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Christmas Clause, The (DVD Review)

1 Nov, 2009 By: Erik Gruenwedel

Street 11/10/09
$24.95 DVD
Not rated.
Stars Lea Thompson, Andrew Airlie, Laura Mennell.

Sentimental Christmas movies typically espouse the true meaning of the season and the folly of people who spend so much time and energy failing to appreciate the little things in life.

TV movie The Christmas Clause shouldn’t be confused anytime soon with Frank Capra’s 1947 holiday classic It’s a Wonderful Life, but its premise isn’t that far removed.

Lea Thompson (“Caroline in the City,” Back to the Future) plays Sophie, a harried attorney and mother of three children married to a struggling freelance architect (Andrew Airle from TV’s “Reaper”) who is having trouble dealing with the added stress of the winter holidays.

“Every year Christmas feels like another sugar-coated to-do list,” Sophie says, bemoaning the added seasonal responsibilities.

While waiting to have her picture taken with the kids and an offbeat shopping mall Santa (Douglas Abrahams), Sophie eyes an old girlfriend who enjoys her “cougar” status as a carefree woman on the prowl for fun and socializing.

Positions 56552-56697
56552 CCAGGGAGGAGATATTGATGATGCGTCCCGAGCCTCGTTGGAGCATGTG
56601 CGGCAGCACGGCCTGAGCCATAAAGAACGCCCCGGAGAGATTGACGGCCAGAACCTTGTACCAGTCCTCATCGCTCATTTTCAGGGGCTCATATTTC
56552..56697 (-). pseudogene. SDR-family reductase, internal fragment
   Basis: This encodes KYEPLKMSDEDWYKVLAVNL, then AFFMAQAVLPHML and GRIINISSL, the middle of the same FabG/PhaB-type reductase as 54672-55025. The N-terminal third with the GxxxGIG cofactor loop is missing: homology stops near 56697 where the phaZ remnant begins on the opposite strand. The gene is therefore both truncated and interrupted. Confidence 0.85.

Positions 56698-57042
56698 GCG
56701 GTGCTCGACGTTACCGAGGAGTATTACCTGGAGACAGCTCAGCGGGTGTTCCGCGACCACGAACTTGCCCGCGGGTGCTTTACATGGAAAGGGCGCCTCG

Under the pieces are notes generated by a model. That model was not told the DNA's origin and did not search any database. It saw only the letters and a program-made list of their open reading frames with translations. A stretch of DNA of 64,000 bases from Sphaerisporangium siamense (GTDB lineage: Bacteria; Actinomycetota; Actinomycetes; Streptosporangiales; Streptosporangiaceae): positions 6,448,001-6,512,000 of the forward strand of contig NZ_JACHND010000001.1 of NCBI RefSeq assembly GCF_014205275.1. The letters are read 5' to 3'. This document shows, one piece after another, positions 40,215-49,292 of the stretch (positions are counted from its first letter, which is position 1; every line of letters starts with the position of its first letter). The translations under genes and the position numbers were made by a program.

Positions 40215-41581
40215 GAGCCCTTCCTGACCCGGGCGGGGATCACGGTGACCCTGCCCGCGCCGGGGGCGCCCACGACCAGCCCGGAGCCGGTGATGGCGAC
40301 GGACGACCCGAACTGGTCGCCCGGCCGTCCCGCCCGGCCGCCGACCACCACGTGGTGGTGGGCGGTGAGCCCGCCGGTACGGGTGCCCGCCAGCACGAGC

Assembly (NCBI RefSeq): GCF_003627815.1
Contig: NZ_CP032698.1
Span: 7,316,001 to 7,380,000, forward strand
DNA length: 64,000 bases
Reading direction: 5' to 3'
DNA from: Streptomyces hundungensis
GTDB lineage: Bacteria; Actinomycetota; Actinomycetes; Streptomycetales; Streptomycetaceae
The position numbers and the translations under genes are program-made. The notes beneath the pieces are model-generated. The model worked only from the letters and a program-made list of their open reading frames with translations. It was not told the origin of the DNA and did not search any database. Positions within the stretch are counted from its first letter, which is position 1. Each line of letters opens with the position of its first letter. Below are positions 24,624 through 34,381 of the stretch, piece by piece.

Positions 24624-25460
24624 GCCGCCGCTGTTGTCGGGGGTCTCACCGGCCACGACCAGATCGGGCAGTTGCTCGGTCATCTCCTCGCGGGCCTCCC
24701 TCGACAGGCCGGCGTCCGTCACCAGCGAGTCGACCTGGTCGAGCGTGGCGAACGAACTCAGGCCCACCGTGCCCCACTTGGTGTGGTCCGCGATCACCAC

When Sophie wishes she could trade places with her friend, Santa obliges. And Sophie quickly comes face-to-face with the old adage: Be careful what you wish for.

Suddenly ensconced in a college-age body and living in a McMansion stocked with designer clothes, shoes and hired help, Sophie nonetheless soon misses her children, family and husband, and admonishes Santa to help her reclaim her old life.

The Christmas Clause has no dark Dorian Grey subtext or over-the-top George Bailey shouting through the streets. Instead, it allows Thompson to showcase more “Caroline” than “Mrs. McFly,” which is a gift in itself.   

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